By Rabbi Laurie Green
This week’s Torah portion is Vayeshev: Genesis 37:1 – 40:23.
Was Joseph autistic? It would certainly explain a lot about his personality and behavior. The Torah begins by telling us that Joseph is 17 and a youngster (na’ar). Already this seems contradictory. In biblical times a 17-year-old was an adult.
But let’s assume that a 17-year-old is a na’ar. If so, why does the Torah need to say na’ar at all? As the Rabbis taught, no word of Torah is wasted. So what is Torah telling us? It’s common for persons with intellectual and developmental disabilities to be particularly skilled and successful in some areas, yet appear to others as childlike, as if a youngster, a na’ar. In fact, the famous biblical commentator Rashi says just that.
Sibling rivalry is normal, but Joseph doesn’t seem to be trying to upset his brothers. He tells them his dreams, perhaps, because he is honest at heart, and has no idea that sharing this information is hurtful. The text repeatedly tells us that the brothers hated Joseph and were jealous of him. We are never told of Joseph’s feelings toward his brothers. A neuro-typical teenager would return the animosity of his brothers, but not Joseph.
Years pass and Joseph’s social skills show no improvement. Pharoah tells Joseph, “I have heard about you, that you can interpret dreams.” Rather than offer an appropriate response such as, “Yes, sir. I can interpret your dreams. I’ll do anything you ask, O Great Pharoah,” Joseph says, “It is not within my power.”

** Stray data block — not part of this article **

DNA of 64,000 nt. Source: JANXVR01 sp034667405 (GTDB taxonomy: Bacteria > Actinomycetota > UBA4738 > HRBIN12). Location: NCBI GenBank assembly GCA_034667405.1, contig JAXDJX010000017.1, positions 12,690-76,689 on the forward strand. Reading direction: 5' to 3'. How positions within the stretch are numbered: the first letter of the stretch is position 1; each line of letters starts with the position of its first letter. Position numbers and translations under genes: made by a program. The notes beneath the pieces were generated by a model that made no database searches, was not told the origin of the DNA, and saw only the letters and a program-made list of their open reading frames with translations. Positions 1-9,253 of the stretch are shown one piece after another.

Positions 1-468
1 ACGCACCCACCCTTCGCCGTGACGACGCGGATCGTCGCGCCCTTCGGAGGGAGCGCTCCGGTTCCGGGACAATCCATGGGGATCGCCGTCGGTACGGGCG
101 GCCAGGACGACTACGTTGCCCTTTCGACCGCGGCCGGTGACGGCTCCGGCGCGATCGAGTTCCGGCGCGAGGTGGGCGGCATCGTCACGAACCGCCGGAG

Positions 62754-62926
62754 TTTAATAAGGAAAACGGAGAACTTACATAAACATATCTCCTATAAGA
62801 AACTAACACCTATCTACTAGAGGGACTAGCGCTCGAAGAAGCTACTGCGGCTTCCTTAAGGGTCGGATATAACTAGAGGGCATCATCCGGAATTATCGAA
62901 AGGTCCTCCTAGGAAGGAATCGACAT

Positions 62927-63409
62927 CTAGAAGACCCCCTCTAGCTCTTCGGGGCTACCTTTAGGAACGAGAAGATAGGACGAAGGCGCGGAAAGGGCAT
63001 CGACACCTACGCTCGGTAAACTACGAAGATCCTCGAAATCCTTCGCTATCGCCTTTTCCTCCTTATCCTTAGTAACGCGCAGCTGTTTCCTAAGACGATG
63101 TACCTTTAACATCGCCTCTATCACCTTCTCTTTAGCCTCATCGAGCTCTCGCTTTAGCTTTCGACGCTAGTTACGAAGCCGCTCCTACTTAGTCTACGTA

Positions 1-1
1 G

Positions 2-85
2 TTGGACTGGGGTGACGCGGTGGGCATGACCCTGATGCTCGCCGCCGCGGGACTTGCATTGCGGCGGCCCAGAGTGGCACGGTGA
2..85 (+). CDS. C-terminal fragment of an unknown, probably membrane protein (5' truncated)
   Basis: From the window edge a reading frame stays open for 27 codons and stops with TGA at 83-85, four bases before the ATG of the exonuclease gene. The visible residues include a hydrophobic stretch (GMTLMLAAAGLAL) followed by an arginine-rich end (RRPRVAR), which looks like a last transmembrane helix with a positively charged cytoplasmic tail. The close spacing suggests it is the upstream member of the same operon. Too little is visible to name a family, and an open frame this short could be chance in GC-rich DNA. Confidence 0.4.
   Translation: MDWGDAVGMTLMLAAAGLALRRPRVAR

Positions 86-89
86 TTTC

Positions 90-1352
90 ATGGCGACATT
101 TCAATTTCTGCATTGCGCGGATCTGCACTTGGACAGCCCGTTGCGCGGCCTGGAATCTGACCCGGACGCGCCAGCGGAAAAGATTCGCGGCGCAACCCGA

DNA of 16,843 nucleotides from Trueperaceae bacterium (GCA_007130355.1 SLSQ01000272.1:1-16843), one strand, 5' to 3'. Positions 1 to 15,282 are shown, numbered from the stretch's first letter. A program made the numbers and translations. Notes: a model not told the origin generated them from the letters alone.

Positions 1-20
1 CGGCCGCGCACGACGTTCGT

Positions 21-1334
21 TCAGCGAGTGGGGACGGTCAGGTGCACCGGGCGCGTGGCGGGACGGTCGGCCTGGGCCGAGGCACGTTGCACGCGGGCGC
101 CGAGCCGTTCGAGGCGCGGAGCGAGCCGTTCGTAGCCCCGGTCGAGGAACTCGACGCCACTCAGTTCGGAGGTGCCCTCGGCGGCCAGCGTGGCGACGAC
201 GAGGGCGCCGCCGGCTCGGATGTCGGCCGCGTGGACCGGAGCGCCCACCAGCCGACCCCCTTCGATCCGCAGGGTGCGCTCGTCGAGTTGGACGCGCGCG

Joseph is honest to a fault. Honest to his own detriment. This behavior is common for many people on the spectrum when they interview for jobs. Neuro-atypical people may not understand that interviewers expect them to make themselves look good and don’t understand what they did “wrong.”
These are just a few of the points made by Samuel Levine in his book “Was Yosef on the Spectrum? Understanding Joseph through Torah, Midrash and Classical Jewish Sources.”Levine explains:
Viewed through this lens (of Asperger’s Syndrome, a.k.a. autism), Joseph emerges as a more familiar and less enigmatic individual, exhibiting both strengths and weaknesses commonly associated with autism spectrum disorder.
We can’t be sure if Joseph was autistic, but when has that ever stopped a midrash from hypothesizing. The midrash is full of contradictory and questionable theories.
Sadly, this idea is controversial only because it is wrong to speak badly of a tzaddik like Joseph. Why assume that autism is a criticism? This is a profound misunderstanding of people on the spectrum and, more broadly, of individuals with IDD (intellectual and developmental disabilities).
The stigma in our community persists. Autism is an “imperfection,” our community tells us. Disability in general is stigmatized and disabled individuals and their families are separated from the community.
A rabbi I know left the pulpit after the president of his synagogue insisted he keep his autistic son home because he was “too distracting.”
It’s time to break the stigma.
Rabbi Laurie Green is an author, chaplain, educator, spiritual director and yoga instructor. After 15 years in the pulpit, she is pleased to be joining the staff of Makom, and working with individuals with intellectual and developmental disabilities.